Consumers will benefit from a fall in oil prices. A decrease in oil prices would decrease the transportation cost for people as they would be spending less on fuel. This would essentially mean an increase in the purchasing power of their income which translates into an increase in their real income. Therefore, the fall in oil prices benefits the average citizen in terms of higher real income. Again, businesses that use oil as an input would experience a reduction in their cost of production. This would increase their profit margins, some of which they may pass on to the buyers of their goods and services. The buyers will benefit from lower prices of goods and services that will boost their real income. This may motivate them to increase their purchases of goods and services. On the other hand, businesses may also ramp up their production due to higher profits and increased demand. With increased demand for goods and services and higher business activity, the economy may experience a boost leading to higher growth and employment.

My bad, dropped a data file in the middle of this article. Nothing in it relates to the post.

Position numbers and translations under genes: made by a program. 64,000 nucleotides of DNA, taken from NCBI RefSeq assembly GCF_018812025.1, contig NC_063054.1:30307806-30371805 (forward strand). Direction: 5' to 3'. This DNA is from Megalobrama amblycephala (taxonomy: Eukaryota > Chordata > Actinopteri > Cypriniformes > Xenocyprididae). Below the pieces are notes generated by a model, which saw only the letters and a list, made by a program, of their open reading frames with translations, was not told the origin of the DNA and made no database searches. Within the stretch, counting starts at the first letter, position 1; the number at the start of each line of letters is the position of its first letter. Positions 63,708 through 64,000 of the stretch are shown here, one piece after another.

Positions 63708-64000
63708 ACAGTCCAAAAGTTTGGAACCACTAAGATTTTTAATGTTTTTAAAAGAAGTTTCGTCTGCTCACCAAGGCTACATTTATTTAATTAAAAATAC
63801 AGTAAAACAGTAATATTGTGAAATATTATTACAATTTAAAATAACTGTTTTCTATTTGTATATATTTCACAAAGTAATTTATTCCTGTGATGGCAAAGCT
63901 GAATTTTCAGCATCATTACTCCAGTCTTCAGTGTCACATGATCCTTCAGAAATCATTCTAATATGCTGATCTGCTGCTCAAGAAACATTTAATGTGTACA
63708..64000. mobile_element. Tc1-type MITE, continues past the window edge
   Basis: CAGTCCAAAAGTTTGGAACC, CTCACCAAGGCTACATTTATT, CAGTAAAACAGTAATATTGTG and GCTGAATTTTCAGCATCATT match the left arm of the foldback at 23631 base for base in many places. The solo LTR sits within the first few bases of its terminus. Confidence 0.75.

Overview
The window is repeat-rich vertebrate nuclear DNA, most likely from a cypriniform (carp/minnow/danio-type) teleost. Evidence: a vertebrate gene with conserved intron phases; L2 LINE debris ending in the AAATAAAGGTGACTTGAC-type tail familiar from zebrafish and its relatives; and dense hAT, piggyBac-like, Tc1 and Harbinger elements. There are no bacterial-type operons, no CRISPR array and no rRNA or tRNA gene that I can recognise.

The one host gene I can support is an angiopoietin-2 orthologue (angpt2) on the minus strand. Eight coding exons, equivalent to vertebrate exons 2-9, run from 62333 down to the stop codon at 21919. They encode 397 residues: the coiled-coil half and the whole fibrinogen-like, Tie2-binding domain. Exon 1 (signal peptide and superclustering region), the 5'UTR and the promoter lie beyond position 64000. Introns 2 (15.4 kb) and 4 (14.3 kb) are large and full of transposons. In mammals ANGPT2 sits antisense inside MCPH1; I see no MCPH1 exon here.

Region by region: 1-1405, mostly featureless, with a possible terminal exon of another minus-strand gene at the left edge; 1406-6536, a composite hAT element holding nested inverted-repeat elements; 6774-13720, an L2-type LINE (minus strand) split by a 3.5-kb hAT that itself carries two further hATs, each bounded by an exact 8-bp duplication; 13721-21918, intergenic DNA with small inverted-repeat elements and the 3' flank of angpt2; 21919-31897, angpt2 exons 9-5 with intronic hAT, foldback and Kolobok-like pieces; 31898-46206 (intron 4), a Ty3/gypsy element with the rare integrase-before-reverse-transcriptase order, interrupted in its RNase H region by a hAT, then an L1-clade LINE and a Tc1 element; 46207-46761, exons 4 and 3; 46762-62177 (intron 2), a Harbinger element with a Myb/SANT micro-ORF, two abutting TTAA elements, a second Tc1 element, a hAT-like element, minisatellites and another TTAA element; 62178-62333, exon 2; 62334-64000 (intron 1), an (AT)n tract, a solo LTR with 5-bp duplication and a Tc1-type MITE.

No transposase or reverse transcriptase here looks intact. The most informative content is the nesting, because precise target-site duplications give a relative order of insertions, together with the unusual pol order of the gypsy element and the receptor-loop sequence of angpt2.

The fall in oil prices would affect the US economy as well. As a significant energy consumer, the US would benefit from low oil prices. Consumers would gain in terms of lower gas costs and resultant higher real income that may motivate them to increase their expenditures. Again, businesses would benefit in terms of lower cost of production and higher profits. Combined with higher demand, businesses may increase their level of production. Therefore, the falling oil prices may accelerate the recovery of the US economy. It would boost the economy that may lead to higher business activity and employment in the US economy. However, the falling oil prices may adversely affect the US shale industry. It may make energy projects economically unfeasible and lead to production becoming financially unsustainable. Therefore, the low oil prices may be unfavorable for the states that are dependent on fracking, and the US shale industry and related industries. Overall, the falling oil prices is expected to help the US economy, and revive employment and business activity.